Two days ago I really got the bug for talking about this idea of Christian universalism when thinking about what a God who is unconditionally loving looks like to our culture. This then continued with the illustration of a man who preaches on “wine and strong drink” from Micah 2.11. Today I still feel burdened to ring the bell of warning here and so will give a New Testament passage which addresses the issue to look at what it has to add to the mix for us. I do this because I’m not sure just how seriously people out there are taking this rising threat. I’ve done the reading, I’ve participated in the online discussion, I’ve seen it come up and be defended in full force. The threat of an evangelical pulpit declaring a God who ultimately saves all regardless of faith is not some slippery slope consideration; it is, if not already a reality, one that is barreling down upon us fast, so we better be prepared.
That said, the passage I would like to highlight is 2 Timothy 4.3-4, which says,
For the time is coming when people will not endure sound teaching, but having itching ears they will accumulate for themselves teachers to suit their own passions, and will turn away from listening to the truth and wander off into myths.
Paul is warning his protege Timothy of the burgeoning threat of popular demand for all sorts of heresy and half-truth. Looking at it compared with Micah 2.11 I’m amazed that the two are not cross-referenced in the study Bible, as they seem to be speaking to the same issue of sin just on opposite sides of the cross of Christ.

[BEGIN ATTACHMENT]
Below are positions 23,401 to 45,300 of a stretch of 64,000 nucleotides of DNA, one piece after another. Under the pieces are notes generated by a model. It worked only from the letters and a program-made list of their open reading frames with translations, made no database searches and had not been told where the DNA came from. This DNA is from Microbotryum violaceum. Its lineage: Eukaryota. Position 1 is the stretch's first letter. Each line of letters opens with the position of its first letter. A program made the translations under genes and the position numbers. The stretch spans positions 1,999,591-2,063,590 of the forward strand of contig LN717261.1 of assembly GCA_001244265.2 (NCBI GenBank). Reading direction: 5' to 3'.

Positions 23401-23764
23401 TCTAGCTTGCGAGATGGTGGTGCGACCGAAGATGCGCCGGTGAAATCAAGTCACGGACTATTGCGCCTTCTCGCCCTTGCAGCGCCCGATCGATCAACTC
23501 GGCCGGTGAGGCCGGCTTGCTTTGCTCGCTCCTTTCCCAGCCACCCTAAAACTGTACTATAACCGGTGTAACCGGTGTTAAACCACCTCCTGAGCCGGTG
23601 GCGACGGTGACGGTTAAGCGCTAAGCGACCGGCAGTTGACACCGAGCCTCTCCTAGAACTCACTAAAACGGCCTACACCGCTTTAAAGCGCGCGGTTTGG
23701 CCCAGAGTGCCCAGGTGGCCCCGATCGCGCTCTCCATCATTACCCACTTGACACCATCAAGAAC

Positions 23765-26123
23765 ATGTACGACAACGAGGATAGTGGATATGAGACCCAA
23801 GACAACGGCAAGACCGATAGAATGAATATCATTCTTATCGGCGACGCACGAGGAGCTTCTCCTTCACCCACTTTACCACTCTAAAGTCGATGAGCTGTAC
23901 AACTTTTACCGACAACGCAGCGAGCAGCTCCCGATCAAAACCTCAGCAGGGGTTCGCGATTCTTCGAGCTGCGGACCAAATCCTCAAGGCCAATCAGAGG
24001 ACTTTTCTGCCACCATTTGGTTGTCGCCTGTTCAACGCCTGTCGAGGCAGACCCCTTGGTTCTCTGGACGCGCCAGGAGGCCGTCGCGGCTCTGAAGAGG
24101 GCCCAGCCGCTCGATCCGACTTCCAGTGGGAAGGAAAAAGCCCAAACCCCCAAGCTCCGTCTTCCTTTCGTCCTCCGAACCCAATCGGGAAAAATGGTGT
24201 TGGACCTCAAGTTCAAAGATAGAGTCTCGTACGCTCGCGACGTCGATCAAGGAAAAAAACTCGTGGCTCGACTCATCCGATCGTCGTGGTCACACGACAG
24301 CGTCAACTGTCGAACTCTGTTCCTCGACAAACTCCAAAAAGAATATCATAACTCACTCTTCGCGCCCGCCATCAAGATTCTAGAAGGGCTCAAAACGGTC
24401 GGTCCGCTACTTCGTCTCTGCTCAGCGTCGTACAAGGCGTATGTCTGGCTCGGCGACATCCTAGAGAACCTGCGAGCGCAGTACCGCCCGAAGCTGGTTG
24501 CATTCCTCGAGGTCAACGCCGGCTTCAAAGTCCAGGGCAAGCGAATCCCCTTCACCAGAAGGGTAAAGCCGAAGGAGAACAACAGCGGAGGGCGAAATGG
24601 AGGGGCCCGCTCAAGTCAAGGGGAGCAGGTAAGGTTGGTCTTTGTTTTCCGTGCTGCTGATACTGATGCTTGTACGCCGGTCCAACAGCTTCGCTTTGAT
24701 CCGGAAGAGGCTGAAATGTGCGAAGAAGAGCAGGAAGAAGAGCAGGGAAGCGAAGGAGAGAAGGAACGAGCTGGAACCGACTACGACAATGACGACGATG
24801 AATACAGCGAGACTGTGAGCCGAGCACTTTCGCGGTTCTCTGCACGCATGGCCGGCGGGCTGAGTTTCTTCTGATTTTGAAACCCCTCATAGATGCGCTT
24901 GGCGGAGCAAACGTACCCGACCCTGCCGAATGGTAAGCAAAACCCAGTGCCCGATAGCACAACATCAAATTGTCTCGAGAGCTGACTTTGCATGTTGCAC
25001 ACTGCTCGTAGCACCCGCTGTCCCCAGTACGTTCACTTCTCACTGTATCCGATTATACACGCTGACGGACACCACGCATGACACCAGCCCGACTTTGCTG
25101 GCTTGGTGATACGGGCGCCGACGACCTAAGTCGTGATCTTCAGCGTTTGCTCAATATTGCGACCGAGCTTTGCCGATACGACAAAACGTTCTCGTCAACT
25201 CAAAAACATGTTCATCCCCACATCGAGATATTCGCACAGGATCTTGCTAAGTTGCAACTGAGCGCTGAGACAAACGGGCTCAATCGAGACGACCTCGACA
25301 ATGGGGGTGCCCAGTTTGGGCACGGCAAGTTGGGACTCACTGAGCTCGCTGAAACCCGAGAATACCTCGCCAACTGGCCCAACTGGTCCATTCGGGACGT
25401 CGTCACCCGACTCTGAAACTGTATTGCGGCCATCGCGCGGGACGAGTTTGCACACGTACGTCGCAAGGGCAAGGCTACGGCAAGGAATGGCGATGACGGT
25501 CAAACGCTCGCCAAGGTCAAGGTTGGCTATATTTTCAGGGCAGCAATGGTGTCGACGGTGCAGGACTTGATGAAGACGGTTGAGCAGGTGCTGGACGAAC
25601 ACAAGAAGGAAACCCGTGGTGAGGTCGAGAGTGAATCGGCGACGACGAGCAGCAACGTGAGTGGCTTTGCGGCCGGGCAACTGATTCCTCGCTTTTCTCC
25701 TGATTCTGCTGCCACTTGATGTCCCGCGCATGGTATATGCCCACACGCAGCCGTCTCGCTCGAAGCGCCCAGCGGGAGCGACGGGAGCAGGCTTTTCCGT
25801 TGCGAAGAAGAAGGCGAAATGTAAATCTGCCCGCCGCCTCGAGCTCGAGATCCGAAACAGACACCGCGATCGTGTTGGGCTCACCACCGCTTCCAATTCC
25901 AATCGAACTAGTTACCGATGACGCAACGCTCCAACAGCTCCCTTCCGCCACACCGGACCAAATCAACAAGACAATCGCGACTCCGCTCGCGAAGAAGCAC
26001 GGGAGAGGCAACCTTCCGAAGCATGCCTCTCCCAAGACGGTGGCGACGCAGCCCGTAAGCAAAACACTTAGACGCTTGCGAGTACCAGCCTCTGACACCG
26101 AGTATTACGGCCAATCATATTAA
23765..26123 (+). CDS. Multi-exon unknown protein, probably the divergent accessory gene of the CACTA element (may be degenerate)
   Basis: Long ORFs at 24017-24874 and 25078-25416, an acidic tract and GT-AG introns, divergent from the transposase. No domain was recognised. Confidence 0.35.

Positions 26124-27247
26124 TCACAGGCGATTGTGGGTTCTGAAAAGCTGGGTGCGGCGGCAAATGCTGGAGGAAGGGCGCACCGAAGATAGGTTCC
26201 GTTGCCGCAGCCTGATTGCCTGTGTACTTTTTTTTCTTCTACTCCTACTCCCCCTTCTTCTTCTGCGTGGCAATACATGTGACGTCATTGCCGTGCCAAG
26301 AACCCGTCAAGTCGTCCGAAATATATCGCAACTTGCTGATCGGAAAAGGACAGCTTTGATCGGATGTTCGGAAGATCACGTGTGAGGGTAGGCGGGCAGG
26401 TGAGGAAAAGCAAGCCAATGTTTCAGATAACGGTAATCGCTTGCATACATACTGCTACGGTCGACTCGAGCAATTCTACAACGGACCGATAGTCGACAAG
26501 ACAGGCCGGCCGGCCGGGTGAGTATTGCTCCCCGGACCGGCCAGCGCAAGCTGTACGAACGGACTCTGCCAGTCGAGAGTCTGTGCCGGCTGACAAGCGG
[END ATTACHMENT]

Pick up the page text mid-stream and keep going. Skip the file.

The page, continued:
But where the Micah verse is inside of a larger segment of prophecy and condemnation, pulling the 2 Timothy passage back into its context of 2 Timothy 4.1-5 we receive direction on how to defend against such a threat:
I charge you in the presence of God and of Christ Jesus, who is to judge the living and the dead, and by his appearing and his kingdom: preach the word; be ready in season and out of season; reprove, rebuke, and exhort, with complete patience and teaching. For the time is coming when people will not endure sound teaching, but having itching ears they will accumulate for themselves teachers to suit their own passions, and will turn away from listening to the truth and wander off into myths. As for you, always be sober-minded, endure suffering, do the work of an evangelist, fulfill your ministry.
Paul chose to flank this warning with strong words about Scripture and the job of the Bible teacher as evangelist. He “charges” Timothy to be equipped with God’s word, which is “sharper than any two-edged sword” (Hebrews 4.12) in his fight to “reprove, rebuke, and exhort” the people.
This strategy of course holds true for us still today. In fact, as I mentioned on Saturday, the reason why such things as Christian universalism have been able to grow is because we have weakened in our proclamation of the truth (of which I will talk more about tomorrow). We cannot hope to continue on with wobbly armed, soft bellied pulpits hoping to coddle along our people and not expect to see the number of heresies on the rise. A preacher who is not ready to “endure [the] suffering” of a diminished image among the world in order to “do the work of an evangelist” has no place in our church today. I speak these words tongue-in-cheek, as I know the temptation to waiver is sure to rise up against me as well someday, but even if it does that does not negate the call of Scripture so clearly delivered in 2 Timothy.
Christian universalism, the belief that God ultimately saves everyone regardless of faith confession, surely is a scratch to itching ears. It is the job of true Bible teachers to make those who feel this itch aware that the burning sensation they have is nothing else but the fires of hell beckoning for their souls.